Temporal complexity of repolarization and mortality in patients with implantable cardioverter defibrillators.
Increased repolarization variability has been observed in various cardiac conditions. However, data on its relation to heart rate variability and on its value in predicting adverse outcomes in high risk patients are limited. Forty-seven patients with decreased left ventricular function and ICDs had high resolution 10-minute ECG recordings and were followed for 781 +/- 258 days (mean +/- SD) on average. The interval from the R peak to the T wave peak with maximum amplitude (RTmax) and from the R peak to the T wave offset (RToff) were determined automatically on a beat-to-beat basis. Temporal beat-to-beat RTmax and RToff variability were analyzed using traditional summary statistics, a complexity measure (approximate entropy [ApEn]), and the short-term scaling exponent (alpha1). Eight (17%) patients died and 16 (34%) patients experienced death/appropriate ICD shock during follow-up. RTmax-ApEn was significantly higher in patients who died compared with patients who survived (1.24 +/- 0.13 vs 1.01 +/- 0.21, respectively, P=0.008). When RTmax-ApEn was tested together with the alpha1 of the RR intervals, occurrence of ventricular arrhythmias before ICD implantation, and beta-blockers usage in the Cox regression analysis, it still independently predicted mortality; hazard ratio=3.36 (1.28-8.83, 95% CI, P=0.014) for every 0.10-increase in RTmax-ApEn. None of the repolarization variability parameters independently predicted death/appropriate ICD shocks. Increased temporal complexity of repolarization (RTmax-ApEn) independently predicts mortality in ICD patients.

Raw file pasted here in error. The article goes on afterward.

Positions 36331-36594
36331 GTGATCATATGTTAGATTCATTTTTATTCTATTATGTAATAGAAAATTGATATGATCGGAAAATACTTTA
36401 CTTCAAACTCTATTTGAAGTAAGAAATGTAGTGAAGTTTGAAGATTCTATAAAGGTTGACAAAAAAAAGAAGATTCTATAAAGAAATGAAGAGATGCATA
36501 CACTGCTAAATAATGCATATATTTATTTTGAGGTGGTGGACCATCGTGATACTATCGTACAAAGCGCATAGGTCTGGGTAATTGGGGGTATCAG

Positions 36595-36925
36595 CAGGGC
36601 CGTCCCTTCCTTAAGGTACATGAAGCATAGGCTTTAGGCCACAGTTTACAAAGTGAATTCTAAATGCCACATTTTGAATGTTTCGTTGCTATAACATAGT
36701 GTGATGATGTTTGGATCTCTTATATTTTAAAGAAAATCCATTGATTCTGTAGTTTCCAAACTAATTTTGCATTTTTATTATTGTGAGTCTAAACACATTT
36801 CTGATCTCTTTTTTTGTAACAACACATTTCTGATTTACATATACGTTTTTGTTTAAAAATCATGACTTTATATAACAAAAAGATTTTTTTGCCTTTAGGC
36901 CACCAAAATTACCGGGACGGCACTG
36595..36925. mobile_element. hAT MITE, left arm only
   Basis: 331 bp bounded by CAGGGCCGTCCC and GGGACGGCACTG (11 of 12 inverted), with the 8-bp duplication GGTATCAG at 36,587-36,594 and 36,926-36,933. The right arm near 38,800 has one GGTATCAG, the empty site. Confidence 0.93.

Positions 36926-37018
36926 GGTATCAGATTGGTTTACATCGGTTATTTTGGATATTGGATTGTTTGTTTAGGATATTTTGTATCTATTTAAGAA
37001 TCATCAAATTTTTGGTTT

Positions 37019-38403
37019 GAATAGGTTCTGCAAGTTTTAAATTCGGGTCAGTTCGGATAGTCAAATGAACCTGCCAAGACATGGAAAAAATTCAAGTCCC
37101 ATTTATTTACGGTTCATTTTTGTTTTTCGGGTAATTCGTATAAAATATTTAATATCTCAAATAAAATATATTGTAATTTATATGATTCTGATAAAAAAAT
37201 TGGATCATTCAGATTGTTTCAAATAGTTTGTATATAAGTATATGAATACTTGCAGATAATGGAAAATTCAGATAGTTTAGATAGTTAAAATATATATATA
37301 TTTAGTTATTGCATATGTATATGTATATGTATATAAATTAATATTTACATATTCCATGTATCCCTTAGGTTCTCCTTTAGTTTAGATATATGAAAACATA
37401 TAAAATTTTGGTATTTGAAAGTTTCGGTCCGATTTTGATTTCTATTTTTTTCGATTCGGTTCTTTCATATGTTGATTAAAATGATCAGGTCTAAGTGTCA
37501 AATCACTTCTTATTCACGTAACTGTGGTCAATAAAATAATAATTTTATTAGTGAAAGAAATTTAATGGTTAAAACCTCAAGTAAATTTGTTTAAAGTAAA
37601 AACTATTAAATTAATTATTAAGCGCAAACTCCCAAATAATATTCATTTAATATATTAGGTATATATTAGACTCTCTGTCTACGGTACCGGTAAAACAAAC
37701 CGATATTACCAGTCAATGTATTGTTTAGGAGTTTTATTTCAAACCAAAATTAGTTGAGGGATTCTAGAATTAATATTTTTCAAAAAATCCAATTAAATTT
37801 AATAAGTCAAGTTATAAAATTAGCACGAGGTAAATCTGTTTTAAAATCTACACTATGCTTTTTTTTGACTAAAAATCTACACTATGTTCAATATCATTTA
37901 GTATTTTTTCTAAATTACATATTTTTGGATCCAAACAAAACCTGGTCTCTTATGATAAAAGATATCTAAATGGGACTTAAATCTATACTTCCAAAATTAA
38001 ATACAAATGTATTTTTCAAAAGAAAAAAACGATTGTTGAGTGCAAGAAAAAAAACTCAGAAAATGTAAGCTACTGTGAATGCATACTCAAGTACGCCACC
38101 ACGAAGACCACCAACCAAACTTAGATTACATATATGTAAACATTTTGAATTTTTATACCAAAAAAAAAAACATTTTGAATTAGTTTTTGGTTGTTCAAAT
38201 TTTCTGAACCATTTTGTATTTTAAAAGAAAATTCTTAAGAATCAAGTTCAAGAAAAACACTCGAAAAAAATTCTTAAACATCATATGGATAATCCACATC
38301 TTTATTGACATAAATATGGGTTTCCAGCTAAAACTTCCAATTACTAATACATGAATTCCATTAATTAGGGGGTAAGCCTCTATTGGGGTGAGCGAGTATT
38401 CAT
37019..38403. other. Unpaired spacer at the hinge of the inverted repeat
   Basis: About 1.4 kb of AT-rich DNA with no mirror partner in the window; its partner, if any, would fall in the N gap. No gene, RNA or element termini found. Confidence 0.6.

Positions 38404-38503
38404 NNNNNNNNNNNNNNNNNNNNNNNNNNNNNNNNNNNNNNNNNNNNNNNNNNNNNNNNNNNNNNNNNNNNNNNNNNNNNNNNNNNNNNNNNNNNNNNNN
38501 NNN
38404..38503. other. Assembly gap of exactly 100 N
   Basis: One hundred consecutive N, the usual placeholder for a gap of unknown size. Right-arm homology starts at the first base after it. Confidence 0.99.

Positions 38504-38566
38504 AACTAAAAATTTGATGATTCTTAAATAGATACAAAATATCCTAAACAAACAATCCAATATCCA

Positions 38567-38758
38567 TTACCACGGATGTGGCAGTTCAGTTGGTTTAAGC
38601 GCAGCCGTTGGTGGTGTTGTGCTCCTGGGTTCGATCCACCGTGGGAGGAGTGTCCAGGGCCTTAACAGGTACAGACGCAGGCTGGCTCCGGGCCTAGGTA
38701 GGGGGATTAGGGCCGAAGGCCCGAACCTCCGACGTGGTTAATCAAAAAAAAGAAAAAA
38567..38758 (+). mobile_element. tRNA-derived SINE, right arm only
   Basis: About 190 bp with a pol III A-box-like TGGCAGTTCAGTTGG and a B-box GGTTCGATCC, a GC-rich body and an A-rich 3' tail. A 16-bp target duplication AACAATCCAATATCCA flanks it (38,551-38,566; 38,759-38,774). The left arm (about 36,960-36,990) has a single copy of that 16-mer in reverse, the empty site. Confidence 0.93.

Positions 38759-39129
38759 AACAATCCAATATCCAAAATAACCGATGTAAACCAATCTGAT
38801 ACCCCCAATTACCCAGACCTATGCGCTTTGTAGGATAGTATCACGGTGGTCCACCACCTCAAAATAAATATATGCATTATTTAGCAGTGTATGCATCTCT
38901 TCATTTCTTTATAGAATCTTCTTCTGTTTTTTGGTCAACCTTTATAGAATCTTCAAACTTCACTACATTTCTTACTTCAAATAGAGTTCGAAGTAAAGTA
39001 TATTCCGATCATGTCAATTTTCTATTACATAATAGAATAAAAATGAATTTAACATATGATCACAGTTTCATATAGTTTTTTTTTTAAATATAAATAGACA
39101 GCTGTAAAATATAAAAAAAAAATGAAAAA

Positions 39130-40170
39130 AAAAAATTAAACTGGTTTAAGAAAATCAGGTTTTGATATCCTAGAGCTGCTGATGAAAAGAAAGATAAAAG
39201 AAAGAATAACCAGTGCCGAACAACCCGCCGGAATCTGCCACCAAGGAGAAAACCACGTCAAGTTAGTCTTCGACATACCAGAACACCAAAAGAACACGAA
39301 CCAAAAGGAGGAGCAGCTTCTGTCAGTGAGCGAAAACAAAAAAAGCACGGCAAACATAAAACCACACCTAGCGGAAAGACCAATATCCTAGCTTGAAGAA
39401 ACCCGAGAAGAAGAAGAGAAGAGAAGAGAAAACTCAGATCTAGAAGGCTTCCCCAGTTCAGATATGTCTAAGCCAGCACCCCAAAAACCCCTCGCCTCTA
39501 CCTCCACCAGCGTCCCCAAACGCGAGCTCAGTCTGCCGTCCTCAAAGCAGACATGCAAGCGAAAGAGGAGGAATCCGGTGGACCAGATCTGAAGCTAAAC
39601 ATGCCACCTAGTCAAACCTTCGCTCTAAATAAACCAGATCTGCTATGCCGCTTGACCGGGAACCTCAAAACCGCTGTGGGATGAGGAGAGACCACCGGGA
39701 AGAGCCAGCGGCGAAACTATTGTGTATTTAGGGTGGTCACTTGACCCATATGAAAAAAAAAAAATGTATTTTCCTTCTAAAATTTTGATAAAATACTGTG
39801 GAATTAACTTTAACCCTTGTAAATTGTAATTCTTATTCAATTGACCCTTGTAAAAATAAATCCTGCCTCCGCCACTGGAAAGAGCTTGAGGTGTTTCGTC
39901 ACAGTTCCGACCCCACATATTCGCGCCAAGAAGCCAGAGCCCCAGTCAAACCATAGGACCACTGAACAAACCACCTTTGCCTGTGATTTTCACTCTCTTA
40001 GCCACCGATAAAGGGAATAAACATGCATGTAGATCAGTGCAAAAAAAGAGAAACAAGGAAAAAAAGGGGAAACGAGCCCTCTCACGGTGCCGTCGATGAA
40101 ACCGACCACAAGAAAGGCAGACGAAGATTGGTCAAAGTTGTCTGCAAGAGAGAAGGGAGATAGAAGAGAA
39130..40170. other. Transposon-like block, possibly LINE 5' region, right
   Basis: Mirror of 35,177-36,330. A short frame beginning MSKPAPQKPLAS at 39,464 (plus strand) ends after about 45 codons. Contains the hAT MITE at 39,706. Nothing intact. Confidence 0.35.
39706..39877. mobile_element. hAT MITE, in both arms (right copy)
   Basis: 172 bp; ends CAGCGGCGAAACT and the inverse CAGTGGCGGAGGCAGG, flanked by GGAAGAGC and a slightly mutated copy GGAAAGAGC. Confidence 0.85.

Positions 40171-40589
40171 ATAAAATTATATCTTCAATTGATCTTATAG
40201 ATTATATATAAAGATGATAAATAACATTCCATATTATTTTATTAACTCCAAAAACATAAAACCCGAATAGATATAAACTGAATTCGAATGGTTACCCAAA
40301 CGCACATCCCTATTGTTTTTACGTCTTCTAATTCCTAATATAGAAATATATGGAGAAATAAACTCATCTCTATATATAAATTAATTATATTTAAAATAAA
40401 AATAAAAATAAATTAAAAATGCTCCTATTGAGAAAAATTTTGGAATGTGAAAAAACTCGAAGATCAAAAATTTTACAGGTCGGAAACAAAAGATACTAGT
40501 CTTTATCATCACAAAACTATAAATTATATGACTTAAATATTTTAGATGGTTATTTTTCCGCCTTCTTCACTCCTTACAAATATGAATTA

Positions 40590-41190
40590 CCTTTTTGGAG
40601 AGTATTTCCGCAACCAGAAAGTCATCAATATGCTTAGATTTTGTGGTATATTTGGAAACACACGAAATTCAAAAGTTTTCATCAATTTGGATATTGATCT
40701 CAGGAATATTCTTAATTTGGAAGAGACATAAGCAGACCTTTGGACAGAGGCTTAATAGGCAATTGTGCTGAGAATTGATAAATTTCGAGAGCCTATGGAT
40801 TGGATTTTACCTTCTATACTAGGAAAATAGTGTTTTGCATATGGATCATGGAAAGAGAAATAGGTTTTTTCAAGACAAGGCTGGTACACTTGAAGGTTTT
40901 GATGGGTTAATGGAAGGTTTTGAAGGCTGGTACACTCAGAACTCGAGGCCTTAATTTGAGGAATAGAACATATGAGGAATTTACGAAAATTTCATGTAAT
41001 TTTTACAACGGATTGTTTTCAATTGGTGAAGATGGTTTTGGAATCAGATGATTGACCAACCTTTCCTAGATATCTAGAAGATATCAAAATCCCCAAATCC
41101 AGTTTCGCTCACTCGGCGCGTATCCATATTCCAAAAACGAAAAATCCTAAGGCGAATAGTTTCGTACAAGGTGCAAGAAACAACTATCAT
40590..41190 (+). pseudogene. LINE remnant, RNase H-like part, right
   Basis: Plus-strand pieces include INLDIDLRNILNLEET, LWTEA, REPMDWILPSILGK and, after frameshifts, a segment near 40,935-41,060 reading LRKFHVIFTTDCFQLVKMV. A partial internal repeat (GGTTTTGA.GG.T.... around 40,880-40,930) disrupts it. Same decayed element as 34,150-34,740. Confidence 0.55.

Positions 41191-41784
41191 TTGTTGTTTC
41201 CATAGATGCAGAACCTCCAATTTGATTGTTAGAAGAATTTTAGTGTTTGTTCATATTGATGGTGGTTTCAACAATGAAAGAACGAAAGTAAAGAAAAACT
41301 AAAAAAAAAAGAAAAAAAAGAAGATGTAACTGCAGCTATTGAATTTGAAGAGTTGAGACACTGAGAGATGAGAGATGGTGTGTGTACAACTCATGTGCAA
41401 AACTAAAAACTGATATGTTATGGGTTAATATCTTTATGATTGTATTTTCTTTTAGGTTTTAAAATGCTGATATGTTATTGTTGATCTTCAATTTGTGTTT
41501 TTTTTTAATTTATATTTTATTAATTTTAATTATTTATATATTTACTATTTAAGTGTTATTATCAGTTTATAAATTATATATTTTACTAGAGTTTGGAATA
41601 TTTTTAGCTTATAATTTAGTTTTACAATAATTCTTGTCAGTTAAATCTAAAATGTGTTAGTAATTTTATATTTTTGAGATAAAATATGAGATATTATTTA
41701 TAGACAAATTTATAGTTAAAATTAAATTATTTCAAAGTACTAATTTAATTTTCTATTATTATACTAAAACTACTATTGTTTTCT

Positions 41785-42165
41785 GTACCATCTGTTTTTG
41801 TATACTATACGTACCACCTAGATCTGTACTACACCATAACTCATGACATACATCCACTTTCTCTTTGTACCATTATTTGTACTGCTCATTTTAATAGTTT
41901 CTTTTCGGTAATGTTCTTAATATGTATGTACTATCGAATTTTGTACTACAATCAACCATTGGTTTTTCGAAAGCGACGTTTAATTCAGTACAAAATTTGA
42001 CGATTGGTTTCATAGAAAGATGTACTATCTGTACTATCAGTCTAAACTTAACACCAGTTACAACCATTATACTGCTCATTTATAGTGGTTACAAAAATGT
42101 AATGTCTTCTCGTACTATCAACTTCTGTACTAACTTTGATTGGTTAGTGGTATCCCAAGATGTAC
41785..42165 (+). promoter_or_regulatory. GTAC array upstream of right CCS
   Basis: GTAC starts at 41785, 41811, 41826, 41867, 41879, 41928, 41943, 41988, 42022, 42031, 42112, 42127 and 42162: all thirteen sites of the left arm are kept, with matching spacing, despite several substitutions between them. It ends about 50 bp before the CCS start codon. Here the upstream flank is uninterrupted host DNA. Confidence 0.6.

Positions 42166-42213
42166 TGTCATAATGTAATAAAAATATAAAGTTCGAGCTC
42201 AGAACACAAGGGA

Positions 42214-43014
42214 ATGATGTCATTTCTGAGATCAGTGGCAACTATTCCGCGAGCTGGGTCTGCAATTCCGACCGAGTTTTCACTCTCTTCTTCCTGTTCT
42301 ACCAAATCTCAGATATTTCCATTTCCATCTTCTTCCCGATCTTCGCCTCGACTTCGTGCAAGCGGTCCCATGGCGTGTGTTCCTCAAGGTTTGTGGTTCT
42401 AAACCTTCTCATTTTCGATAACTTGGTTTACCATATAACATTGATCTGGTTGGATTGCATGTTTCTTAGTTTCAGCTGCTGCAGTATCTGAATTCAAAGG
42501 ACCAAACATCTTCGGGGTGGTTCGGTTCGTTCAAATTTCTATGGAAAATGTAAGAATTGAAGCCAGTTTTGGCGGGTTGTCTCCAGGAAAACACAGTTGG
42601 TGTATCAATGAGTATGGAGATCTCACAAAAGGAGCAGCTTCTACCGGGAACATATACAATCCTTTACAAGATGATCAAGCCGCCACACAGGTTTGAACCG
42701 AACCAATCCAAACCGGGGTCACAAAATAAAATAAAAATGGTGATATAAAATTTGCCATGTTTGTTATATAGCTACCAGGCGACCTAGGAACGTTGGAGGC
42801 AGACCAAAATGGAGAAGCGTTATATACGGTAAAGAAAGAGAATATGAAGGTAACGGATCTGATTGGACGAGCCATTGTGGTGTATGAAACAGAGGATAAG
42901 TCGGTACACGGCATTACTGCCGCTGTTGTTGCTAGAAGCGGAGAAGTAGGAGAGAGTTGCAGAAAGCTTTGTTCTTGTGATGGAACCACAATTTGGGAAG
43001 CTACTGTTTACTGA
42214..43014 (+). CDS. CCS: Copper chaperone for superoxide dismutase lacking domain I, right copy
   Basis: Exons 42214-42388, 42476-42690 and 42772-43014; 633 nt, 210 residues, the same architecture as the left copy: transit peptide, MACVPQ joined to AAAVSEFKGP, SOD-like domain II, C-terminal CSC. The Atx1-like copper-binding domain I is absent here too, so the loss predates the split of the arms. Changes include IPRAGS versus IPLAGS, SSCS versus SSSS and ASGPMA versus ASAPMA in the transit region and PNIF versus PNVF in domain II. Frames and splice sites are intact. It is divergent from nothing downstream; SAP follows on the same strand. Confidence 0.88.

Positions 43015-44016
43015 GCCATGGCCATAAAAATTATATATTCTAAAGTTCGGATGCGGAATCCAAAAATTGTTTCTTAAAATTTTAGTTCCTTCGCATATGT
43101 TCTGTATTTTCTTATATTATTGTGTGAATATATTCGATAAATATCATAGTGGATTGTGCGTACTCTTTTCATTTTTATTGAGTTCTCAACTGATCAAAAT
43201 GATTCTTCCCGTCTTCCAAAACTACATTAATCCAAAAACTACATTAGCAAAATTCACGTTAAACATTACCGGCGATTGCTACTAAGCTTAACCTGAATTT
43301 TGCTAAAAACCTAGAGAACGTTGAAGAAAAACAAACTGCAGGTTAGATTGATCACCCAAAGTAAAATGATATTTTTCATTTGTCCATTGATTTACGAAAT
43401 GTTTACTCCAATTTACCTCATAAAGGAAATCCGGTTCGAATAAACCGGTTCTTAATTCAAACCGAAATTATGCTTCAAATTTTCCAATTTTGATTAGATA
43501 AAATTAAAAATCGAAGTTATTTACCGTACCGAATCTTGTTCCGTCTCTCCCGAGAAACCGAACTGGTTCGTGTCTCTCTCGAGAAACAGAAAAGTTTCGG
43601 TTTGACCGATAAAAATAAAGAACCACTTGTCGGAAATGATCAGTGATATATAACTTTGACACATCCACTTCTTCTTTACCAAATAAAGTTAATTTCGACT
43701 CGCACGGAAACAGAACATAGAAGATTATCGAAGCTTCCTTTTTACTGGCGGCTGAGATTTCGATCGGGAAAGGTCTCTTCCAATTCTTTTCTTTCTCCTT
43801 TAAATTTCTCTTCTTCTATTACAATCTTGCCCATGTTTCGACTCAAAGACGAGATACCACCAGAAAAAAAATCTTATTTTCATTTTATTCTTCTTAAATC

Perkiomaki, JS; Couderc, J-P; Daubert, JP; Zareba, W
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